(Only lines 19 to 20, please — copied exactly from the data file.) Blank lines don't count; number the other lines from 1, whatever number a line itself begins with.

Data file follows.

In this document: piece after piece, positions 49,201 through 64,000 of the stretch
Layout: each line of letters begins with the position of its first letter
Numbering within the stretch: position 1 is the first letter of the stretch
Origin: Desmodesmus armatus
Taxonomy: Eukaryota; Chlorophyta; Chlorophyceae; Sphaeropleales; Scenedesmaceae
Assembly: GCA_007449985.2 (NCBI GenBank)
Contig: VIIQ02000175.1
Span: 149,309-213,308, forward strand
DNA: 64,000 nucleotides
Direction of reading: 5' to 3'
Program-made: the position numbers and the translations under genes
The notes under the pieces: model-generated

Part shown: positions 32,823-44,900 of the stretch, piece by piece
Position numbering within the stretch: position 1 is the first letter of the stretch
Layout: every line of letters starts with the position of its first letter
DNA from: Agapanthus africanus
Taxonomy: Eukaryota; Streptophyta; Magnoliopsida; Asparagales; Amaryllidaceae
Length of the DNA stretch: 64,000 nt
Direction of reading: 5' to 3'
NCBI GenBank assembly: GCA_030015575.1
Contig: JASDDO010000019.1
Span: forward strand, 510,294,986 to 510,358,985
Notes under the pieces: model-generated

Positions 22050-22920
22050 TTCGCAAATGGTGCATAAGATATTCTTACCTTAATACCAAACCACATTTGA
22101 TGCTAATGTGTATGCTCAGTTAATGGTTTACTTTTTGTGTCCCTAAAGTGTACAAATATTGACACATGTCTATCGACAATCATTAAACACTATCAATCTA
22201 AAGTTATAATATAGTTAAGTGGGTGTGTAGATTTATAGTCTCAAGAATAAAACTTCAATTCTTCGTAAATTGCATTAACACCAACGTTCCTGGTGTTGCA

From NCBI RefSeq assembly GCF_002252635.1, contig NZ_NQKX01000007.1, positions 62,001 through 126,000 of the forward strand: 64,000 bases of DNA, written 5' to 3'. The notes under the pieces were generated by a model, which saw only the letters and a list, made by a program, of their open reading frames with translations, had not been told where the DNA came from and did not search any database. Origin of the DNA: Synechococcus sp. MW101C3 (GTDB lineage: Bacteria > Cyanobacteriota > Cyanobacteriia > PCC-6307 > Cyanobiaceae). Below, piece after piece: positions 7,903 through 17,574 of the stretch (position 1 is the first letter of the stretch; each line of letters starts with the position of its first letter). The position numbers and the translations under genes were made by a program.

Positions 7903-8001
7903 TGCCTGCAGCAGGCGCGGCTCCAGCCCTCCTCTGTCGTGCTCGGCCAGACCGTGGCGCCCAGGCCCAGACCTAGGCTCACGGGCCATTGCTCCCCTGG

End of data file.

Direction of reading: 5' to 3'
NCBI GenBank assembly: GCA_030015575.1